Perhaps the most interesting results of these match ups, though, are the items in which we matched both the Governor and the Senator with an unnamed “Democratic nominee.” Hutchison topped a generic Democrat by 11 points (36-25), while Perry edged the unnamed D by only 1 point. To some degree, respondents may well be attempting to convey that they are maintaining an open mind at this point, and in all of these hypothetical races more than a third of the respondents either didn’t know or opted for an unknown third party candidate. But the gap between Perry and Hutchison in the generic match up has to get your attention — particularly when the governor’s approval rating remains at 36%, in the ballpark of his 39% approval in our February poll, his 42% in June, and 38% a year ago. It may be worth noting, however, that those strongly disapproving of Perry jumped 9 points since June, from 17 to 26. His overall disapproval also increased from 32 to 44 — on balance, a negative approval rate in the most recent survey.
Given all this, it is hard not to have the impression that Perry is in the position of at the very least holding his own in a close primary contest with a well-funded opponent, even while his job ratings have been at best mediocre and are currently negative. He appears focused on the immediate task of winning the primary while not worrying too much about his opposition in the general election. Conversely, while the generic ballot shows an electorate willing to entertain a Democratic alternative, none of the D alternatives seem to be fitting the bill.
Speaking of the Democrats: the only good news for Democrats here (and it is marginal) is in the generic legislative match ups. In questions asking which party voters expected to vote for in Congressional and state legislative elections, Republicans enjoyed a nine-point advantage in the Congressional match up, but only a six-point lead in state legislative races. That this passes for good news is commentary on the tough sledding for Democrats, even if it is can be seen as a sign of continuing improvement for their position in legislative races in the last few cycles.
These and other approval numbers in the survey (e.g. Obama — 41% approve-52% disapprove, US Congress — 71% disapprove, including 49% strongly disapprove ), as well as some of the policy results, give us some powerful indicators of just how much the dominant political coalition in Texas, however strained by the pitched Perry-Hutchison contest, has emerged in hostile opposition to the dominant national political coalition. We’ll go into that when we look at some of the policy numbers tomorrow.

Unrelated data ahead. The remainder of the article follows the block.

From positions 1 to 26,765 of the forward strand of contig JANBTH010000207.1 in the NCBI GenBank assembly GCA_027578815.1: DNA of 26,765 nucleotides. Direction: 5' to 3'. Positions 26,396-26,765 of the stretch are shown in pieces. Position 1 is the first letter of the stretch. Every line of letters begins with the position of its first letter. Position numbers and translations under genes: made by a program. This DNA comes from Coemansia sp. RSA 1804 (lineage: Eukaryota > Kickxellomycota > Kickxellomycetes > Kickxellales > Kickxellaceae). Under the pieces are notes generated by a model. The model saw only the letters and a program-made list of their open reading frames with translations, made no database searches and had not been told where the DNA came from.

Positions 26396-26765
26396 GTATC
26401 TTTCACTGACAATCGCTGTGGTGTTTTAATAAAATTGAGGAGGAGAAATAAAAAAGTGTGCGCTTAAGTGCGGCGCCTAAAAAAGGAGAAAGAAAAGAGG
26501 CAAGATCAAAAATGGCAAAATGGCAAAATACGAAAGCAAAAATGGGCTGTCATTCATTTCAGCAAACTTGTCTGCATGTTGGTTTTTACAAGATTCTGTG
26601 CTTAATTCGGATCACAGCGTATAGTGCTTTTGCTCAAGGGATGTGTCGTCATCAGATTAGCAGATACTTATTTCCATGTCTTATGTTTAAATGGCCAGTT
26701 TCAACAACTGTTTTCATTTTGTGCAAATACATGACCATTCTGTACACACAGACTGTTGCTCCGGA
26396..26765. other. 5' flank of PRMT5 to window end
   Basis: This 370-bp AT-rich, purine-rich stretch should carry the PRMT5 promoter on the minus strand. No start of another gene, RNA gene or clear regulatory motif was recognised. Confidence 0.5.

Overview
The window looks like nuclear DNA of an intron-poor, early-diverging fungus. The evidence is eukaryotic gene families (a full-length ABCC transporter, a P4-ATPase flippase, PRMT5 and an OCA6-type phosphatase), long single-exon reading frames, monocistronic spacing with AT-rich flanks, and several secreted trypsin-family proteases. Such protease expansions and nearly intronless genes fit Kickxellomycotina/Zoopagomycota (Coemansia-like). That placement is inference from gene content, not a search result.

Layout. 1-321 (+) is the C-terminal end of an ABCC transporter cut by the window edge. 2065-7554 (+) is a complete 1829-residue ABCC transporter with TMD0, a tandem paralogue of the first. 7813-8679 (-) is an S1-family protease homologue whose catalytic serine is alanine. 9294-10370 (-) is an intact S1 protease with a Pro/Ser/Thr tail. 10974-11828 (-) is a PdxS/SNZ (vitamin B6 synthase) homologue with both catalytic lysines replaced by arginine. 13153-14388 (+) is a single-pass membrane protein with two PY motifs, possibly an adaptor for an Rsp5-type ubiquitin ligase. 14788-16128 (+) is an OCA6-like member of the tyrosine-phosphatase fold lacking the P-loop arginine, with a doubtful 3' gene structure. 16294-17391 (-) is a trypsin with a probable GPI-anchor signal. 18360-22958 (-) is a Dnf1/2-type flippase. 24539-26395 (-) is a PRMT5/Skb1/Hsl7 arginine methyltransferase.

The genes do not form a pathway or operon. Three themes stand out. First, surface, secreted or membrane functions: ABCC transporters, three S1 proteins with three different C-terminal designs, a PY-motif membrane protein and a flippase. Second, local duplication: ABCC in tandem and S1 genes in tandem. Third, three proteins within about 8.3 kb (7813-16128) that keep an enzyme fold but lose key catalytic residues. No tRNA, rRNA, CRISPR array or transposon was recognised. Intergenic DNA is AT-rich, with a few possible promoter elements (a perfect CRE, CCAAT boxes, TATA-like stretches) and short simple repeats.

Back to methodology in the poll for a beat. There is a lot of interest in our use of the internet for polling. There is a deep discussion of our method in the attached methodology section, and similar discussions for all the polls in the polling section at the Texas Politics website. For those who want to dig still deeper into the underlying statistical methods, the founder of the polling firm we use, Doug Rivers, has been a central figure in developing the matched random sampling methods for use over the internet, and weighed in on some of the issues being discussed in this post at Pollster.com in September. If you’re interested, you can trace the discussion backward and forward from this post, and get a detailed explanation of why the matched random sampling method is different from opt-in polls.
Adam Myers and Jerod Patterson are graduate students in the Government Department at the University of Texas at Austin, and assisted in the analysis on this poll. Since the summer of 2008, they have been research assistants for the UT-Austin Texas Statewide Poll.